You could hear the oh-no-not-again! shudder in Wolf Blitzer's voice. CNN had just posted the first returns from Florida . . . and the vote totals didn't match up with the percentages. "There's something wrong with those numbers," Blitzer said, visions of hanging chads and butterfly ballots no doubt dancing in his head. The graphic abruptly disappeared, seemingly along with any hope of a presidential victor being declared Tuesday night.
But this was one spell of deja view that passed quickly. Florida's endemic electoral weirdness, which transfixed, astonished and ultimately revolted television audiences on Election Night in 2000 and 2004, passed mostly unnoticed Tuesday as Barack Obama's surge squashed any chance of another wee-hours cliffhanger.
If Obama's easy victory brought a welcome clarity to television coverage, it also sapped most of the drama. It was a little like watching a murder mystery where the actors kept winking at the audience - c'mon, you know how this turns out. Long before the big battleground states of Pennsylvania and Ohio were officially called for Obama, making it all but mathematically impossible for John McCain to win, anchors and reporters were putting a crown on Obama's head and an autopsy scalpel in McCain's heart - almost literally.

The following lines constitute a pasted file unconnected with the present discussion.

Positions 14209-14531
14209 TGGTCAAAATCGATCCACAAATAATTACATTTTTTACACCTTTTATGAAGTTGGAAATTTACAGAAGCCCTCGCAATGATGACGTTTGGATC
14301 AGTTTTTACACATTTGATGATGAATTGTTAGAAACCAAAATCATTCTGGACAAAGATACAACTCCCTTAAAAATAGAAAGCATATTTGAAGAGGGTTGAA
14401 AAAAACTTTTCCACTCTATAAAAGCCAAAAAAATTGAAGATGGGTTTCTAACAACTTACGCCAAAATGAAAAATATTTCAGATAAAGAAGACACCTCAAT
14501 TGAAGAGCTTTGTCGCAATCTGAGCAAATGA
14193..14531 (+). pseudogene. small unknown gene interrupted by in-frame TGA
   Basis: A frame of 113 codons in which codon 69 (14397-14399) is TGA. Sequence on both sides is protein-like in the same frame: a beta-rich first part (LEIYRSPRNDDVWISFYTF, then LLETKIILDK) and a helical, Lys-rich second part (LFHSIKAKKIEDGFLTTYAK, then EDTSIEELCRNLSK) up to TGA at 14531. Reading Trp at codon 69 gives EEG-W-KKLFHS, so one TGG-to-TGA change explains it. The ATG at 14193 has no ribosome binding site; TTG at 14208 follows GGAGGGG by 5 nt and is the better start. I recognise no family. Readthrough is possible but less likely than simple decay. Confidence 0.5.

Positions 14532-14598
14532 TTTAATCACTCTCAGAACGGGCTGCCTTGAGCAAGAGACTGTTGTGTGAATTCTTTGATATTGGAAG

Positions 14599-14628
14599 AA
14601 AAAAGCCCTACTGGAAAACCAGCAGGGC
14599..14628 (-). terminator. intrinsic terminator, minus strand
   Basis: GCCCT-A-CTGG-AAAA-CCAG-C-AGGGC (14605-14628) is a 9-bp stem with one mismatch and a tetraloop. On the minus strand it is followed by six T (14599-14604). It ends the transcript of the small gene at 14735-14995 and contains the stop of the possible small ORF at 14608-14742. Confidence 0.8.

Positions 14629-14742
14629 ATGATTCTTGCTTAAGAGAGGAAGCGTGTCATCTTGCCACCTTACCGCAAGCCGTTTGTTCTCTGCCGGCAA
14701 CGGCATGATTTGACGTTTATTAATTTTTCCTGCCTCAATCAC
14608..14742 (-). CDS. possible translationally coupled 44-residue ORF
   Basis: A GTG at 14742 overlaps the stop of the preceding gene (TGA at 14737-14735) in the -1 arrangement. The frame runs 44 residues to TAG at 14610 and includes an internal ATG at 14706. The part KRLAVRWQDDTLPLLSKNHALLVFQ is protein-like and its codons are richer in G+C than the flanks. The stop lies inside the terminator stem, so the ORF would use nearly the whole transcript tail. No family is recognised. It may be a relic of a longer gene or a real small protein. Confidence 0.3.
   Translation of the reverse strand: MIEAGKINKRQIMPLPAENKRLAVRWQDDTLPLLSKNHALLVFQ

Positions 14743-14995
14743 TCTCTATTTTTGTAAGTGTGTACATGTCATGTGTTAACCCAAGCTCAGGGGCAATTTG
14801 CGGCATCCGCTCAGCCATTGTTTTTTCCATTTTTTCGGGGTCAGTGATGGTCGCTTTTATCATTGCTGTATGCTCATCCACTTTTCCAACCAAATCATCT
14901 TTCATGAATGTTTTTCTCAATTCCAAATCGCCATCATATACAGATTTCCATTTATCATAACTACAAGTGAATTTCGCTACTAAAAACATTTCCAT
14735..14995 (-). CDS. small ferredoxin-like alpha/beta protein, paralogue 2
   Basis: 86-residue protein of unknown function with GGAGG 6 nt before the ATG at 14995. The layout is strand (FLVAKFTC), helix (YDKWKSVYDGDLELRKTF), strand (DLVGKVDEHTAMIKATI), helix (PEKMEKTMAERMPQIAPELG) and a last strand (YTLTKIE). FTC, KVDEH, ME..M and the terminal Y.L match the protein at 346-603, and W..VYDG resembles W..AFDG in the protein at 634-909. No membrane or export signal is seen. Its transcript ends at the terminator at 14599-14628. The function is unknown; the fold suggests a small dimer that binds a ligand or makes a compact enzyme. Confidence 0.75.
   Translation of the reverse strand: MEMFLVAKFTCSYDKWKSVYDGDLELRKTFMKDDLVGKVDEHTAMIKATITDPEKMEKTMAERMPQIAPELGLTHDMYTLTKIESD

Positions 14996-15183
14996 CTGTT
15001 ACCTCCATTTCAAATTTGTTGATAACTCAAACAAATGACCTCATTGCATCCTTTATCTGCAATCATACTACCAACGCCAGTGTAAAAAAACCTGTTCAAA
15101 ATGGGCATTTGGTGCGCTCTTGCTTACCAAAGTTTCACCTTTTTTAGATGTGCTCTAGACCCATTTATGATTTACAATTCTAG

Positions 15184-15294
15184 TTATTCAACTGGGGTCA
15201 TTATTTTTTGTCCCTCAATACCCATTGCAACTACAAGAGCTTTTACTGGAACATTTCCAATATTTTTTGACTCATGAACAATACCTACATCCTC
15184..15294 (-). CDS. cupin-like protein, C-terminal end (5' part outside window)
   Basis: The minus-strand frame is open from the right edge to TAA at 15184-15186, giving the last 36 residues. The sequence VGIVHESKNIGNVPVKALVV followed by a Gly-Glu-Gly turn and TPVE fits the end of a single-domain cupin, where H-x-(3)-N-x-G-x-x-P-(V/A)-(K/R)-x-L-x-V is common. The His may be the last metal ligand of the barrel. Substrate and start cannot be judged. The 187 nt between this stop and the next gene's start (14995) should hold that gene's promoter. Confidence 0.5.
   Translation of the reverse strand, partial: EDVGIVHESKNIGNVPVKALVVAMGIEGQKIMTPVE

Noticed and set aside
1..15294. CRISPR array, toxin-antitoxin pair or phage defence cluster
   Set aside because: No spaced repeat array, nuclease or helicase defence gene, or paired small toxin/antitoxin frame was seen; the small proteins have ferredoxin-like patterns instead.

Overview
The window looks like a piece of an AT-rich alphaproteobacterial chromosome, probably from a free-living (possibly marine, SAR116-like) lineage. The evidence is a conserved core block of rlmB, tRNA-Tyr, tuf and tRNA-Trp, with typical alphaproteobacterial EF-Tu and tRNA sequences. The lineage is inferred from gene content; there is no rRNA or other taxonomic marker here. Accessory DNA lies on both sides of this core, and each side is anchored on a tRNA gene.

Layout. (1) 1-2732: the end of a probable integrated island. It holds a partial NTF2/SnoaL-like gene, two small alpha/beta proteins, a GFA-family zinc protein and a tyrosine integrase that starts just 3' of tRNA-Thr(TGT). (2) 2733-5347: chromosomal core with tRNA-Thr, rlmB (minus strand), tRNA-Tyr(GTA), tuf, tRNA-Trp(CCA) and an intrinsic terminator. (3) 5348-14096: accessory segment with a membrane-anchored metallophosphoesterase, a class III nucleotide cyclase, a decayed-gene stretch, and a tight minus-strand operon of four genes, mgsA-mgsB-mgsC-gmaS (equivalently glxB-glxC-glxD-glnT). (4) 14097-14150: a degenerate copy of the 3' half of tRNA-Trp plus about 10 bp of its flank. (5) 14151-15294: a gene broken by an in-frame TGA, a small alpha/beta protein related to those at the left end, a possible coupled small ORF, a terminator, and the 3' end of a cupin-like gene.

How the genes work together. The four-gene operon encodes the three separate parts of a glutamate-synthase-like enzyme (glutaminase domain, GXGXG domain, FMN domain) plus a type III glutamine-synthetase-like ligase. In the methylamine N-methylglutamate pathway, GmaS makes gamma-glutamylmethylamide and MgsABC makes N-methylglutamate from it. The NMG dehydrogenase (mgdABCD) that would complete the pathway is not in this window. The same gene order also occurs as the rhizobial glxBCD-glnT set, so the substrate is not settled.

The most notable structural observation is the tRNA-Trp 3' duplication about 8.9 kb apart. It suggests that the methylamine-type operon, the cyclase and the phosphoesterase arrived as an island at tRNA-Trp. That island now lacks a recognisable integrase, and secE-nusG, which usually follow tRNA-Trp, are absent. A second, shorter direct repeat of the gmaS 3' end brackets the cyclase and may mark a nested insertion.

At 6:30 p.m., when the polls were still open in 49 states, CNN's talking heads were referring to McCain in such morbid tones that analyst David Gergen cried out, "He's not dead!" Minutes later, on Fox News Channel, political writer Morton Kondracke declared: "When the history books are written, clearly this is going to be the first African-American president of the United States, most likely, and you know, that is a profound moment in history."
That may have seemed a preposterous statement at a moment when no more than 10,000 votes of a potential 40 million had been counted. But the network teams knew what most viewers did not: that exit polls showed Obama sweeping practically every category of voters, right down to - as CBS' Katie Couric would reveal later in the evening - people who use only cellphones and not land lines. (By a 64 to 25 percent margin, she added for precision.)
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